“To the memory of the Brave Soldiers and Sailors Who Saved the Union”

The Soldiers’ and Sailors’ Monument on the Upper West Side has been the centerpiece for Memorial Day commemoration for decades.  Unless you actually live by it, you probably have not been there in years, if at all. It’s a vastly under-appreciated landmark, occasionally vandalized and certainly in need of work. It owes its form to the great … Continue reading “To the memory of the Brave Soldiers and Sailors Who Saved the Union”

Fantasy’s weirdest writer brings ‘Tomorrowland’ to New York City

The new Disney film Tomorrowland which opens tomorrow will feature scenes set at the 1964-65 World’s Fair, one of the most popular historical destinations for blockbuster films in recent years.  But this is only the latest show called Tomorrowland to present a flashy, futuristic vision of America. The first actually arrived in New York City in 1905, courtesy one of … Continue reading Fantasy’s weirdest writer brings ‘Tomorrowland’ to New York City

Odds and Ends: Washington Irving, Modern Ruin, Tourist Advice, The Slide

Irving Place is the remarkably pretty street that travels from the south side of Gramercy Park to the less charming ruckus of 14th Street.  It was named for the great writer Washington Irving during his lifetime by developer Samuel Ruggles.  The house at East 17th Street and Irving Place purports to be the former home … Continue reading Odds and Ends: Washington Irving, Modern Ruin, Tourist Advice, The Slide

Diamond Girl: How Mae West Brought ‘Sex’ and Scandal to Broadway

PODCAST Mae West (star of I’m No Angel and She Done Him Wrong) would come to revolutionize the idea of American sexuality, challenging and lampooning ideas of femininity while wielding a suggestive and vicious wit. But before she was America’s diamond girl, she was the pride of Brooklyn!  In this podcast, we bring you the origin story of … Continue reading Diamond Girl: How Mae West Brought ‘Sex’ and Scandal to Broadway

Timeless: How ‘Mad Men’ changed history on television

In 1972 the Robert Altman film M*A*S*H was turned into a weekly half-hour situation comedy series. In retrospect I’m stunned that anybody thought to make this. The landscape of television comedy was cluttered with novelty premises and perfect families dealing with contrived scenarios which always, always resolved in a happy freeze-frame. There was no sense … Continue reading Timeless: How ‘Mad Men’ changed history on television

‘Days of Rage’ and Nights of Terror

Right before noon on March 6, 1970, an explosion tore open a lovely Greenwich Village townhouse at 18 West 11th Street and awoke New York City to a violent new threat. The remains of three bodies were discovered in the smoking debris but they weren’t residents of this quiet neighborhood. They were members of The Weather … Continue reading ‘Days of Rage’ and Nights of Terror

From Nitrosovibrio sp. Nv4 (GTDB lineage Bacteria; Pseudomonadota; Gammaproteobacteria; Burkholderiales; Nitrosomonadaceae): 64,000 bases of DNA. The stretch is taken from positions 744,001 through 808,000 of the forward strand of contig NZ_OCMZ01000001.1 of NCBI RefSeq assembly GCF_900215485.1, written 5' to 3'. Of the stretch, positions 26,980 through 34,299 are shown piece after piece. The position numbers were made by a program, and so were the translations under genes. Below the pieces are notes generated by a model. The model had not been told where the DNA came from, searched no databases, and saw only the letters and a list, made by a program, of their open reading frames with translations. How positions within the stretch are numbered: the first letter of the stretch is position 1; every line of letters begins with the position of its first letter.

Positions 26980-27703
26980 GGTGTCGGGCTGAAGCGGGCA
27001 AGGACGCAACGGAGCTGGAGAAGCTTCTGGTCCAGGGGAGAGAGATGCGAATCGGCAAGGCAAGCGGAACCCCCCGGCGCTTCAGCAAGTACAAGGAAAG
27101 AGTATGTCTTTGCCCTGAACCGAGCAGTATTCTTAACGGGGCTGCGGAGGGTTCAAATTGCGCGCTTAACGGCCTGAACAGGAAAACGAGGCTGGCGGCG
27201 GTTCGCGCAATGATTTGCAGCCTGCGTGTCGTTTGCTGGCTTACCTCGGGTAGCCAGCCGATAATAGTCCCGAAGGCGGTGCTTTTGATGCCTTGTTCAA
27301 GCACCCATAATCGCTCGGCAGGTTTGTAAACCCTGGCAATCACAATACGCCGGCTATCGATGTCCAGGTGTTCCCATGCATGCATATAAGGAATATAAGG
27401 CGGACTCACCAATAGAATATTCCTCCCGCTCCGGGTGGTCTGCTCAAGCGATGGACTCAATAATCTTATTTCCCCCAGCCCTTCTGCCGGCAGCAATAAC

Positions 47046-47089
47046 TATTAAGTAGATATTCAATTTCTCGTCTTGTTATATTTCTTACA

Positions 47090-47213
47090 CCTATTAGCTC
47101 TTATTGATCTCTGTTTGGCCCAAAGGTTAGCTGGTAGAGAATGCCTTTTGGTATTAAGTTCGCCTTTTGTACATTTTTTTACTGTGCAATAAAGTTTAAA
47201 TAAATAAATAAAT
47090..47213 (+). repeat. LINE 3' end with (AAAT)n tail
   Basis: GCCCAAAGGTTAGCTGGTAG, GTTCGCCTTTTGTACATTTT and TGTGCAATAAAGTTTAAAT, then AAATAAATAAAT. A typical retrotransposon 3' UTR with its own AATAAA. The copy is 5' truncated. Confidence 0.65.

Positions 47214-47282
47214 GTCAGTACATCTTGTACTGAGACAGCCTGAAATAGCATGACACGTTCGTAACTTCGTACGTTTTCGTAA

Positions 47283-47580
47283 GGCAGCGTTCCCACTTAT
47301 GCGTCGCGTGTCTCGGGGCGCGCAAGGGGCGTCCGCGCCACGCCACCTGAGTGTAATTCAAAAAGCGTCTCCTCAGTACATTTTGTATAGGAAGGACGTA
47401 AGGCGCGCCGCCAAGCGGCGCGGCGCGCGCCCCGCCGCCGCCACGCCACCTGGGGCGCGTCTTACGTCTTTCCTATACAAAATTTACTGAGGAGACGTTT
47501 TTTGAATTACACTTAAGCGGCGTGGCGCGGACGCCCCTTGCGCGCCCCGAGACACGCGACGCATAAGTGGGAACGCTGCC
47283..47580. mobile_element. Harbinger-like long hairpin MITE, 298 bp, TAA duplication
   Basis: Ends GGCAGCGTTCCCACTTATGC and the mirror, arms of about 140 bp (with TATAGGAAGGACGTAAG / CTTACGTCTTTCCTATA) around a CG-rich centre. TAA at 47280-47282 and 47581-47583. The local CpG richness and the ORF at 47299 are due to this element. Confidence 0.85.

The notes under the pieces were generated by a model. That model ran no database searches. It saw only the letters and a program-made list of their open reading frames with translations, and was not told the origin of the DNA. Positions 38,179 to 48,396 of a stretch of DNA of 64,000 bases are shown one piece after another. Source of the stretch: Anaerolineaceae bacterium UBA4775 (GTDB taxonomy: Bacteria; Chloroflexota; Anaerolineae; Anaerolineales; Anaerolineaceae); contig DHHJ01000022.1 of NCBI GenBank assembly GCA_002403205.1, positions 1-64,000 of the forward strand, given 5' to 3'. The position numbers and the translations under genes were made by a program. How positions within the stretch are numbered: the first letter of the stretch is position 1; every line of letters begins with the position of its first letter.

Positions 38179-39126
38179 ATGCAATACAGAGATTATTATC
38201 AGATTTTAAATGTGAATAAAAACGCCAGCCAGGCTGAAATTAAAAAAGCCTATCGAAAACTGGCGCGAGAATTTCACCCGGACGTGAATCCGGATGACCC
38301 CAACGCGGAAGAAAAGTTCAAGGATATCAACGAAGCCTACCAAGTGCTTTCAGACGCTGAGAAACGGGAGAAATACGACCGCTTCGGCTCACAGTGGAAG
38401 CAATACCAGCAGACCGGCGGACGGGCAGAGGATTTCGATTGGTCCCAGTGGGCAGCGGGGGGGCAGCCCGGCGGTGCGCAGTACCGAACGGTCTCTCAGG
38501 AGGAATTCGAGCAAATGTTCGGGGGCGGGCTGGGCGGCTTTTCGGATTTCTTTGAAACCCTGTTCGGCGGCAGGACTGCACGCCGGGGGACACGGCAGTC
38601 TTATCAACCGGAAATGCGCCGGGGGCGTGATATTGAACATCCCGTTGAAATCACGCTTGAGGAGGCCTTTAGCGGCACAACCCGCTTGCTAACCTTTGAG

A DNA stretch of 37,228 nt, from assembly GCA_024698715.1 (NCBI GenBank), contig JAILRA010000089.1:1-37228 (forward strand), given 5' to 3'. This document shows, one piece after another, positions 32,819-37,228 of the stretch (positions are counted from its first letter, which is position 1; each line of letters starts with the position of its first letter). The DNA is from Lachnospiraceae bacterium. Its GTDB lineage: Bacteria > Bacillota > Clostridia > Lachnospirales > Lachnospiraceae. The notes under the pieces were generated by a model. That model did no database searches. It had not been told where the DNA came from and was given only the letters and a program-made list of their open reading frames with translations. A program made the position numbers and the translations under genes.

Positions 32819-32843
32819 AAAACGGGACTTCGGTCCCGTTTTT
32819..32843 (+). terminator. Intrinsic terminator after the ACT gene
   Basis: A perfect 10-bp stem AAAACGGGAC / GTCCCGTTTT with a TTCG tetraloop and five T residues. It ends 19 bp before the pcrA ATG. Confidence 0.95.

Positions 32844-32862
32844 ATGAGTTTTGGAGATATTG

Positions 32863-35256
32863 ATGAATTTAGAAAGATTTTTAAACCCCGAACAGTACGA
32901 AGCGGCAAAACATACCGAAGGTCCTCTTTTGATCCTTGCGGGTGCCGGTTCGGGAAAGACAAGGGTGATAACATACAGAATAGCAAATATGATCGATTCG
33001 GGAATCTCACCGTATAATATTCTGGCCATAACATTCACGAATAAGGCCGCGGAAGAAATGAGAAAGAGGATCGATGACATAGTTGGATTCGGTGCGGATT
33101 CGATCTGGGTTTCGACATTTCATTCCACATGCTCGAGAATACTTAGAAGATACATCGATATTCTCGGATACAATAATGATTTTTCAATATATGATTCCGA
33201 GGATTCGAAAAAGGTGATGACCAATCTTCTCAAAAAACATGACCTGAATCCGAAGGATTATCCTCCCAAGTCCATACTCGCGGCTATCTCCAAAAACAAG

A Haunting Look Inside the Lusitania

The Lusitania gets dwarfed by recollections of the Titanic.  But in many ways, the destruction of the Cunard Line’s premier ocean liner on May 7, 1915, was a deeper tragedy than that of the White Star liner. As a casualty of war — sunk by a German U-boat off the coast of southern Ireland — the … Continue reading A Haunting Look Inside the Lusitania

Park Slope and the Story of Brownstone Brooklyn

PODCAST  Park Slope – or simply the park slope, as they used to say – is best known for its spectacular Victorian-era mansions and brownstones, one of the most romantic neighborhoods in all of Brooklyn. It’s also a leading example of the gentrifying forces that are currently changing the make-up of the borough of Brooklyn … Continue reading Park Slope and the Story of Brownstone Brooklyn

Ungentrified: Brooklyn in the 1970s

The new Bowery Boys podcast that comes out this Friday will be about Brooklyn. So let’s get in the mood with some pre-Instagram tinted photography from the U.S. National Archives, most of them taken in 1974 by Danny Lyon. followed by some black and white images by Edmund V Gillon. You might have seen many of … Continue reading Ungentrified: Brooklyn in the 1970s

Jane’s Walk 2015: Ten Recommended Free Tours (And Over 100 More!)

Above: This is the Bowery, 110 years ago.  One of the recommended Jane’s Walks highlights the rapid changes along this historic street. (Picture courtesy Shorpy)   There is no logic that can be superimposed on the city; people make it, and it is to them, not buildings, that we must fit our plans. — Jane … Continue reading Jane’s Walk 2015: Ten Recommended Free Tours (And Over 100 More!)